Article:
Twitch Star Quits GTA RP After In-Game Jobs Become Too Much Like Real Jobs

Illustration for article titled Twitch Star Quits GTA RP After In-Game Jobs Become Too Much Like Real Jobs
Image: Chance “Sodapoppin” Morris / Twitch

Does life imitate art, or does art imitate life? It’s the chicken or egg question for the modern age, but after a certain point, the answer ceases to matter. That point, it turns out, is when you’re really fucking sick of doing real jobs inside a video game, as Twitch mainstay Chance “Sodapoppin” Morris can attest.

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Yesterday, Morris announced that he’s once again quitting the resurgent Grand Theft Auto role-playing scene—or, at the very least, taking an indefinite break and retiring his longtime character, Kevin Whipaloo. The concept underlying Kevin is a unique one: He’s a restaurant (and casino and vineyard) manager who just happens to get caught up in all sorts of crime-adjacent capers. He also recently met Solid Snake and nearly got mind-controlled by an alien because, for all its problematic impersonations and drama, you can’t fault GTA RP for being predictable.

But even when the game was at its most fantastical, Morris felt like he’d backed himself into a corner.

GTA RP, in the position Kevin was in, was a true job,” he said during yesterday’s stream. “It was an actual job. It was brutal. It was ‘manager this, manager that,’ fuckin’ ‘employee this, cop problem that.’ I can think of five scenarios I actually got to do whatever I felt like, and that was going on the alien hunt and the couple of times I got to go to the police station. But the only reason I got to go to the police station was because I told my managers, ‘Hey, handle it. Handle the shop while I’m gone.’”

It’s true: As Kevin, Morris spent a lot of on-screen time talking to employees and doing business—although a fair amount of that business involved surviving violent altercations and bribing the police. Morris explained that it was fun for a while until it wasn’t.

“I enjoyed it, I did, but it got to a point where I don’t want to do it anymore,” he said.

There’s something extremely funny about the idea of a person who got rich by eschewing traditional work to play video games accidentally miring themselves in a life of traditional work. But streaming, for all its appeals, is also a grueling job, albeit one where big names get many more opportunities and affordances than those toiling away in the lowest tunnels of Amazon’s ad mines. It makes sense that Morris—somebody who is fortunate enough to be able to call his own shots—didn’t want the worst of both worlds.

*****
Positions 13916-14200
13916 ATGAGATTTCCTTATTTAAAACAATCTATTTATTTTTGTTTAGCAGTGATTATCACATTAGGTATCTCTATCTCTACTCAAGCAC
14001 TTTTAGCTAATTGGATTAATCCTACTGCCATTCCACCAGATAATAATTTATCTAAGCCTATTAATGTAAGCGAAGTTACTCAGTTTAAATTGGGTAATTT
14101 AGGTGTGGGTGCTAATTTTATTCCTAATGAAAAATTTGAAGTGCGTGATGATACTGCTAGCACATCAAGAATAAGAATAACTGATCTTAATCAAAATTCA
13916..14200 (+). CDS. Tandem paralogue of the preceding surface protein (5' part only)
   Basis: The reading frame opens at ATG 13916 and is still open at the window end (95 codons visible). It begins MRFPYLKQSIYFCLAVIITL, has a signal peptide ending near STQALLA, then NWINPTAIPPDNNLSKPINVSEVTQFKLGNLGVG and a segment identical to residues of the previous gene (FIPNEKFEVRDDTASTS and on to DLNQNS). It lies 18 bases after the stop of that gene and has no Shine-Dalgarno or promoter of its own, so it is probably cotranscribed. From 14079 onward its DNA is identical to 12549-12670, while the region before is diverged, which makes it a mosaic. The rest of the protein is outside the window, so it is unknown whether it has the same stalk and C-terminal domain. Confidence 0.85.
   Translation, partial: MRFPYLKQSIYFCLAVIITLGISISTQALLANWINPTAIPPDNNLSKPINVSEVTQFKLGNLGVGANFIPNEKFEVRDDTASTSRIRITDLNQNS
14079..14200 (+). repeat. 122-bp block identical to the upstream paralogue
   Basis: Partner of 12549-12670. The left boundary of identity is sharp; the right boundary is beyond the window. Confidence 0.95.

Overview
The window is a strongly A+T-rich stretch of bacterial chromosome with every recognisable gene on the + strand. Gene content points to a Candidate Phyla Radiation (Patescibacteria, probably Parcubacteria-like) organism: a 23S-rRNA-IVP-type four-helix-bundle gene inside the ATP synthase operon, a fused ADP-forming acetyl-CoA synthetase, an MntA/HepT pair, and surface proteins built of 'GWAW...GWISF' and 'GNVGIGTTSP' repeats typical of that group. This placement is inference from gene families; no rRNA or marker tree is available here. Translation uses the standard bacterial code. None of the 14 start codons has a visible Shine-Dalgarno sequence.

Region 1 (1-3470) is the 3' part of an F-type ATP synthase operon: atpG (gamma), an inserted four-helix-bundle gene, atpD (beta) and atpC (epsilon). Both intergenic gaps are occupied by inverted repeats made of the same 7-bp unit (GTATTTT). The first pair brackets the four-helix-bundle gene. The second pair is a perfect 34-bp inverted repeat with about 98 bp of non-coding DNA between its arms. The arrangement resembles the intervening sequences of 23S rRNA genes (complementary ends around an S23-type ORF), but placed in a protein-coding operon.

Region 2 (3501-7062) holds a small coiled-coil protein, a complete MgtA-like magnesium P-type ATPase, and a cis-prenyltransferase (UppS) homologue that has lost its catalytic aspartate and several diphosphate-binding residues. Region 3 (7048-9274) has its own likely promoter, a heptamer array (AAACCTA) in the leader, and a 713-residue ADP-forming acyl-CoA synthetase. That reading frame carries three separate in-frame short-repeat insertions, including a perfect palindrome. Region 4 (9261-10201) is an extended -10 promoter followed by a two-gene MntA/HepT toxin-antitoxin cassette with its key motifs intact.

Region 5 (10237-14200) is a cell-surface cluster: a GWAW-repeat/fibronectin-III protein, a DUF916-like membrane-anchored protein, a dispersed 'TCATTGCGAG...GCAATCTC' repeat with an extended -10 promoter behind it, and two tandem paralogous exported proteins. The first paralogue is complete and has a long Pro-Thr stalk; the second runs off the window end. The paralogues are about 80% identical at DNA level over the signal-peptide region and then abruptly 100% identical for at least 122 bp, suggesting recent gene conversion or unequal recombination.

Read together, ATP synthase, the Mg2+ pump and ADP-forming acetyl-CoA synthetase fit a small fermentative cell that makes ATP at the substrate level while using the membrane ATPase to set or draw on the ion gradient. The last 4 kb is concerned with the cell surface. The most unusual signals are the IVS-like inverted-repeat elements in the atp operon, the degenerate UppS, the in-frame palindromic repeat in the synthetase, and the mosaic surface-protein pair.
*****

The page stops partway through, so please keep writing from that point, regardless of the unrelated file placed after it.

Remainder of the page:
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So, he’s not going to do it anymore. His original plan was to “perma” Kevin during a recent stream—that is, dramatically kill the character in such a way that, per the rules of GTA RP’s ongoing, streamer-driven narrative, he’d be dead forever—but the opportunity did not present itself. Instead, the Kevin Show is going on hiatus sans a big series finale.

He also discussed factors that went into the decision on his stream. He could have, for example, informed other players that he had too much on his burger tray and needed some space, but he didn’t want to harsh the server’s vibes by causing other players to “overthink it.” He also said the developers of the third-party, Rockstar-unaffiliated server offered to “get rid of people” who were bothering him just because he’s a big streamer. But he didn’t like that idea, either.

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“The fault is mainly on me,” said Morris. “I simply put myself in a position of serious obligations. It got overwhelming to the point I don’t enjoy it anymore. I overestimated myself, and I don’t like it anymore. It’s too much. I like doing stupid things. I like dumb RP. I like playing with a lot of my friends outside of RP. But when I play Kevin, I’m not in a position to be able to do that because I have employees. I have fucking customers. I can’t just be like, ‘Hey, I feel like going on a bike ride.’ I can’t do that.”

RIP Kevin Whipaloo. He died doing what he did not love: working. In that sense, he is truly a fictional character for our times.

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Kotaku senior reporter. Beats: Twitch, streaming, PC gaming. Writing a book about streamers tentatively titled "STREAMERS" to be published by Atria/Simon & Schuster in the future.

DISCUSSION

I quit WoW for a similar reason. When people in the guild start acting like your boss or you start getting “punished” for attendance or taking breaks, you gotta walk away from that shit.